2013 PEN Pinter Prize awarded to Tom Stoppard
PEN – the international writers association (Poets, Essayists and Novelists, if you were wondering) – has announced that this year, its prestigious Pinter Prize will be awarded to the revered playwright Tom Stoppard. The award was established by the organisation in 2009 in tribute, of course, to Harold Pinter, who died in 2008.
Inspired by Pinter’s acceptance speech upon winning the Nobel Prize in 2005, the PEN Pinter is shared annually between a British writer who ‘casts an unflinching, unswerving gaze upon the world’ and an international writer deemed to be ‘of courage’. The 2012 prize went to the poet laureate, Carol Ann Duffy, and Samar Yazbek, the Syrian writer who has been an active campaigner for women and human rights in her native country, which she is no longer allowed to leave due to her participation in 2011 protests against Bashar al-Assad. Previously the award has gone to Tony Harrison, Hanif Kureishi and David Hare in Britain and Maung Thura, Lydia Cacho and Roberto Saviano internationally. The international writer of courage who will share this year’s prize with Stoppard has yet to be revealed.
Prestigious though it is, the PEN Pinter is but one in a long line of awards for Stoppard. A knight and CBE, the playwright has four Tony awards to his name – for Rosencrantz and Guildenstern are Dead, Travesties, The Real Thing and The Coast of Utopia – and one Oscar for his screenplay for John Madden’s Shakespeare in Love. As aficionados of this sort of business will no doubt have realised by now, this puts him a mere TV show and a piddling hit record away from potentially completing the EGOT.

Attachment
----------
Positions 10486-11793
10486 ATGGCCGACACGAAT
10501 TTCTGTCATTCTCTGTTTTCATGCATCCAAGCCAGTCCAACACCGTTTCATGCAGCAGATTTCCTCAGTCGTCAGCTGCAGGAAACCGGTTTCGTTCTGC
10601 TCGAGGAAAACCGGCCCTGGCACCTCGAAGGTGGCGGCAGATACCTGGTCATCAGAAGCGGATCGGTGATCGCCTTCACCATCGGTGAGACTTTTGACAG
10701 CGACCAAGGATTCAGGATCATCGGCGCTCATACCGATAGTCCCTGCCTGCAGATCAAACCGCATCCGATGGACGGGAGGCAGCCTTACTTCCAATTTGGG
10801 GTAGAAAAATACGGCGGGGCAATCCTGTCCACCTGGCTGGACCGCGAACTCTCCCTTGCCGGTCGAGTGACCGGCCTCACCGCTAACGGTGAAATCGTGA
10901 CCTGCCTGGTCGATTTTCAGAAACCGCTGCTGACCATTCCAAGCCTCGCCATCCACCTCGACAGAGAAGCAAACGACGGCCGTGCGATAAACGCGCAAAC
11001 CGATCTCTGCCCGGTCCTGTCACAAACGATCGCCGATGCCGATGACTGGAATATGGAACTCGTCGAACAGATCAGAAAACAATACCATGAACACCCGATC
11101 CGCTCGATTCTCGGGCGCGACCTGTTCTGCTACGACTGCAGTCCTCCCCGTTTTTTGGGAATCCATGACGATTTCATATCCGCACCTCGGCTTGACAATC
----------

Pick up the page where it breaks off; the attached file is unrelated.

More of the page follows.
South African novelist Gillian Slovo, chairing this year’s PEN Pinter judging panel, says of Stoppard that her peers ‘agreed unanimously that Tom’s lifetime’s work meets the challenging criteria set by Harold Pinter when he described those characteristics he most admired in a writer… those of courage and truthfulness, a determination to tell things as they are.’ Stoppard then had the good grace to express his own admiration of Pinter, saying he was ‘one of the reasons I wanted to write plays’.
He was chief hack and music editor of webzine Brazen from 2006 to 2010, and hosted Left of the Dial on Subcity Radio from 2008 to 2011.
He can be heard semi-regularly on the podcast of Scottish cultural blog Scots Whay Hae ('20th best website in Scotland!' - The List), and in 2011 founded Seen Your Video, a film and music podcast and blog based in Glasgow. He has a Masters degree in Scottish Literature from the University of Glasgow that will never have any practical application. You are on a hiding to nothing if you follow him on Twitter expecting any kind of hot publishing scoop.